FAQs on climate change-related indicators
Q1 The data are published as experimental/analytical indicators – what does this mean?
Experimental data are economic and financial data, collected and compiled by the ECB, whose quality is somewhat lower than that of other ECB statistics. These datasets are nevertheless regarded as sufficiently reliable to be useful for monetary policy purposes and various ESCB tasks and may therefore also be of interest to users outside the ECB. More details are available on the dedicated web page.
Analytical indicators are data that are at a research or work-in-progress stage and have not yet reached the quality of experimental statistics. They can still be relevant if used with care and accompanied by suitable explanations and caveats.
Q2 What is the relationship between the climate change-related indicators and the ECB’s criteria for tilting reinvestments of the Eurosystem’s corporate bond purchases more strongly towards issuers with better climate performance?
Although the climate change-related indicators and the ECB’s tilting framework use similar data sources , they differ with regard to scope, purpose and methodology. In particular, in order to tilt corporate bond purchases towards companies with better climate performance, a specific climate score is calculated at the entity level for corporate issuers that are eligible for the asset purchase programme and the pandemic emergency purchase programme.
By contrast, climate change-related indicators cover a larger sample of entities – missing data have to be imputed, given the limited reporting of emissions at the firm level. Those indicators are only published at the aggregate country level and are used in macroeconomic assessments of transition risks.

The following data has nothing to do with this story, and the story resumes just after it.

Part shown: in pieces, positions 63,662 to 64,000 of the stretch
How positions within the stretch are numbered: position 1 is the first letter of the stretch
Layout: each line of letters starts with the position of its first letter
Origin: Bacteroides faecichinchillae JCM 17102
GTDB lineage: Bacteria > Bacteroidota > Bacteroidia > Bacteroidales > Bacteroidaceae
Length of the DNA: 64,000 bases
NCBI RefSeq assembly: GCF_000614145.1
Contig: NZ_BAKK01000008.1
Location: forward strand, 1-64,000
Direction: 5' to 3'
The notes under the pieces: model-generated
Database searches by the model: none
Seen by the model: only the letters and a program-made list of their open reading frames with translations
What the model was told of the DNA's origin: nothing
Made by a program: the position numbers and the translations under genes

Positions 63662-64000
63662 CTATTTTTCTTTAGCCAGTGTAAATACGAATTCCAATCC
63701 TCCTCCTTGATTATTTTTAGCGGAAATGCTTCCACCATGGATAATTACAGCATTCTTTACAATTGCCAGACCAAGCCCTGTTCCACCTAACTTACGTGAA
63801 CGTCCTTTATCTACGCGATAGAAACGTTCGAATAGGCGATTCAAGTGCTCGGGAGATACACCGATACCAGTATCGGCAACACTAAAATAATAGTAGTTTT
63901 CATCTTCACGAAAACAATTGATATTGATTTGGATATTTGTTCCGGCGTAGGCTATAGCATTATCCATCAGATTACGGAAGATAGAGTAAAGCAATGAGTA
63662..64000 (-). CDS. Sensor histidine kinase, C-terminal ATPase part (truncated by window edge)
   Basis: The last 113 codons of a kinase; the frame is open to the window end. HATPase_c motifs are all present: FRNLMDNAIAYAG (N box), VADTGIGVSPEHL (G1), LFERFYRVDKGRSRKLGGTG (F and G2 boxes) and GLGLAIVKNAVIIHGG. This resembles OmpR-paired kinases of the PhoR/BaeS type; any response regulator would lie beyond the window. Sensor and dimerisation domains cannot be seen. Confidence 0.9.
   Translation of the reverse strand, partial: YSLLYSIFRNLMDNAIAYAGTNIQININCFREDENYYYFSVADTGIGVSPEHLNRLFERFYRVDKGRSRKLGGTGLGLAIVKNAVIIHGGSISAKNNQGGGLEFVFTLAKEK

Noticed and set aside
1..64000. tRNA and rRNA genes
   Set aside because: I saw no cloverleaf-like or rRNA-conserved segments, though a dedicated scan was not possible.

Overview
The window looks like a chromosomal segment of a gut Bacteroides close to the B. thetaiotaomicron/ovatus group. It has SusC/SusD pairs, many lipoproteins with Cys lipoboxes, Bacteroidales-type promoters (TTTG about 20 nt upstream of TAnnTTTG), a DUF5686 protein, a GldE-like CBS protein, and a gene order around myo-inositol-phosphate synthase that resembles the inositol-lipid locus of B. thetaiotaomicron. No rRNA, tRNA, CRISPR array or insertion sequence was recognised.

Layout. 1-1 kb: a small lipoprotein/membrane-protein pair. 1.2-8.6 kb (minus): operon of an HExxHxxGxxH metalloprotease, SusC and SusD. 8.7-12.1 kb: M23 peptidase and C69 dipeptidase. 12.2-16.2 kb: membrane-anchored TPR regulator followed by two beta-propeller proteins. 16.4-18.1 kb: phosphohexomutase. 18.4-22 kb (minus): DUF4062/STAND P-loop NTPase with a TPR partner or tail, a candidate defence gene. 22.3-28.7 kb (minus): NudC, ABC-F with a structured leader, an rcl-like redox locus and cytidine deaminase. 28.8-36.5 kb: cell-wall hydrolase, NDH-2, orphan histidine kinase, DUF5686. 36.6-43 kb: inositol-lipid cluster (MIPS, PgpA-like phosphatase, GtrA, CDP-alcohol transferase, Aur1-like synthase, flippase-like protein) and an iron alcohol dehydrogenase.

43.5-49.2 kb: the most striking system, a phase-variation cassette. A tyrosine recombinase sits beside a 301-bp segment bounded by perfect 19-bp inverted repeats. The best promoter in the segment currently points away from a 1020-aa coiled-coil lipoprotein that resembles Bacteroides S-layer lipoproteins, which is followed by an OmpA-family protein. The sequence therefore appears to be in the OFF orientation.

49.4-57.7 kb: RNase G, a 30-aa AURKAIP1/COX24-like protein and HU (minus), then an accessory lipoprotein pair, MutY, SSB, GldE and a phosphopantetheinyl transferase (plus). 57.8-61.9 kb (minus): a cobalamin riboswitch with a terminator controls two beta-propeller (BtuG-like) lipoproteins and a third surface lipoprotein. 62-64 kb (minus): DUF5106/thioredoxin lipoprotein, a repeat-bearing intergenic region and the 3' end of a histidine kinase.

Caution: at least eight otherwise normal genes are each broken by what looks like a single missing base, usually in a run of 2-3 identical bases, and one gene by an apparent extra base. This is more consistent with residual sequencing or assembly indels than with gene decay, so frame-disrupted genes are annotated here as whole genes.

Q3 The ECB and euro area national central banks (NCBs) hold a large number of green bonds. Will these holdings be reported?
The Eurosystem’s holdings of green debt securities are published (see the ECB Data Portal) at an aggregate level. They account for roughly 20% of holdings of green debt securities within the euro area and around 4% of the Eurosystem’s total securities portfolio.
Q4 Sustainable debt securities also include instruments where the sustainability status is self-declared by the issuer. Would it make a difference if we only consider sustainable debt securities which are “certified” or which have a “second-party opinion”?
As of November 2023 data on sustainable debt securities are published for two levels of assurance: i) instruments with a second party opinion validating the sustainability claims of the issuer, and ii) all sustainable instruments, i.e. with all degrees of assurance including self-labelled instruments. Most of the sustainable debt securities issued and held by euro area residents have obtained a second party opinion, with virtually all green debt securities having been externally reviewed. The amount of “certified” green debt securities is still marginal, both worldwide and in the euro area (both for issuances and holdings). This should change once the EU green bond standard has been implemented.
Q5 Why do calculations of financed emissions not include the ECB/national central banks?
The climate impact of both the corporate sector assets held by the Eurosystem for monetary policy purposes and the non-monetary policy portfolios of the ECB/national central banks has been disclosed in dedicated publications.
Q6 Not all direct or indirect emissions are included in the ECB’s financed emissions indicators. Why not?